Competing interests: M.F. is speaker in conferences for Abbott, Danone Research, Nestle, EMS and Sanofi; member of the Board of Novo Nordisk and ILSI Brazil; and has been awarded grants for research from Pensi Institute, ILSI Brazil, Danone Research and Danone Institute International. A.R. has received research grant support from Coca-Cola Chile y AB Chile. The ELANS field work was originally supported by a scientific grant from the Coca Cola Company (Atlanta, GA, USA). The initial unrestricted grant from Coca Cola Company supported the design, data collection, field work and initial data analysis. G.L.M.F., I.K., G.G., L.Y.C.S., M.C.Y.G., R.G.P.T., M.H.C., I.Z.Z., V.G., M.P., C.A.M.P., R.C.C., and D.S. declare that they have no potential conflicts of interest in relation to the topic of this manuscript. This does not alter our adherence to PLOS ONE policies on sharing data and materials. There are no patents, products in development or marketed products associated with this research to declare.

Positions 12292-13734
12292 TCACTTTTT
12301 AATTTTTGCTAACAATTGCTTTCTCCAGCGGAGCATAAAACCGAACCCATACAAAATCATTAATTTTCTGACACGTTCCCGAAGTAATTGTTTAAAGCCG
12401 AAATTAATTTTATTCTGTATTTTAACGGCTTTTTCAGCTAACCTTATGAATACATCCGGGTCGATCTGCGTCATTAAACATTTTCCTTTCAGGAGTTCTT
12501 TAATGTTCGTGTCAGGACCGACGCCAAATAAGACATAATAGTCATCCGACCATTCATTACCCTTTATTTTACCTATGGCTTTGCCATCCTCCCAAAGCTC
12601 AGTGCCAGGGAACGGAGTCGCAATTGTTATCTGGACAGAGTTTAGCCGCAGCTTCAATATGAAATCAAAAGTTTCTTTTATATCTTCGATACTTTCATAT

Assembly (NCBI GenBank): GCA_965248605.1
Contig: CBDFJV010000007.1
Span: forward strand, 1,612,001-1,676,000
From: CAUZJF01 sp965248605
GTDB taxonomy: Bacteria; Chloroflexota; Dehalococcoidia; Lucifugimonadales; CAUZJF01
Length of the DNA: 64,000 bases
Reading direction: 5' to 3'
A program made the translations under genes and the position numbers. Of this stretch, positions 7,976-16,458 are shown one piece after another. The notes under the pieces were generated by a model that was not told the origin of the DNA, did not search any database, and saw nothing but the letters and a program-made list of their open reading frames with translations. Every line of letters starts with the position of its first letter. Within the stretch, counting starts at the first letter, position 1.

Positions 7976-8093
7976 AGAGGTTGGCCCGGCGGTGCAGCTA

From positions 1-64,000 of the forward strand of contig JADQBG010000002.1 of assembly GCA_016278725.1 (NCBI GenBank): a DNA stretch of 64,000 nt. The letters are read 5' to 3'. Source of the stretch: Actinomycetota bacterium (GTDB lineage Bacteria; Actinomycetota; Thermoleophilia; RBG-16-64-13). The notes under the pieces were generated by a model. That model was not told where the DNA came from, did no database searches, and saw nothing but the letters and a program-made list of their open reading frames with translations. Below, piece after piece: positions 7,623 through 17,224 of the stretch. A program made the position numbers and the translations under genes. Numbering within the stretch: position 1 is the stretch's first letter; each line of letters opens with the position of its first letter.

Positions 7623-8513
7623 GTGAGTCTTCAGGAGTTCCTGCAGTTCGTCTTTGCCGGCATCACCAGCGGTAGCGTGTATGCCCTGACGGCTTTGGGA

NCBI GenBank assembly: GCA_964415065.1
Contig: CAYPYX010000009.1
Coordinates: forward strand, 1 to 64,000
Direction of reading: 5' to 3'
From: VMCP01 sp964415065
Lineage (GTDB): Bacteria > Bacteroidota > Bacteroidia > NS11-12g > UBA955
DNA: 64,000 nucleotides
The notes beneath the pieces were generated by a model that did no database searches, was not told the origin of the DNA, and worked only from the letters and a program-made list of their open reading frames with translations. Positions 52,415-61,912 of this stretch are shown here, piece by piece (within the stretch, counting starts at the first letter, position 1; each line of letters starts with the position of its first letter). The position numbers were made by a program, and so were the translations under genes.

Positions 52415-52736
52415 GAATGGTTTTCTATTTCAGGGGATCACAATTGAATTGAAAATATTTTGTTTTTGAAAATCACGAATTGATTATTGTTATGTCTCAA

There are clear signs from population-based surveys that levels of physical activity (PA) are negatively associated with cognitive diseases, cancer, chronic disease, and all-cause mortality [1, 2]. Consistent evidence also shows positive associations between sedentary behaviour (SB) and cardiometabolic health markers, including higher triglycerides, higher body composition indices such as body mass index and waist circumference and poor health outcomes, including cardiovascular disease and mortality [3–5].
Both in high-income and in low- and middle-income countries, such as most Latin American countries, the majority of published research on the relationship between PA and SB and health has used self-reported measures of PA and SB [6, 7]. Indirect measurement (questionnaires) are practical, easy to implement in population surveillance studies, and provide important contextual information about PA and SB [8, 9]. Questionnaires are limited by social desirability bias and recall difficulties [8,9]. The International Physical Activity Questionnaire (IPAQ) is a validated questionnaire and was originally developed to allow for cross-national comparisons . Accelerometers are reliable and valid objective instruments for measuring PA, but more expensive and time-consuming than self-report methods [11, 12]. IPAQ performs at least as well as other self-report questionnaires and has been shown to have weak to moderately (r = 0.17–0.55) significant associations with accelerometer-measured PA among adolescents and adults [10, 13, 14].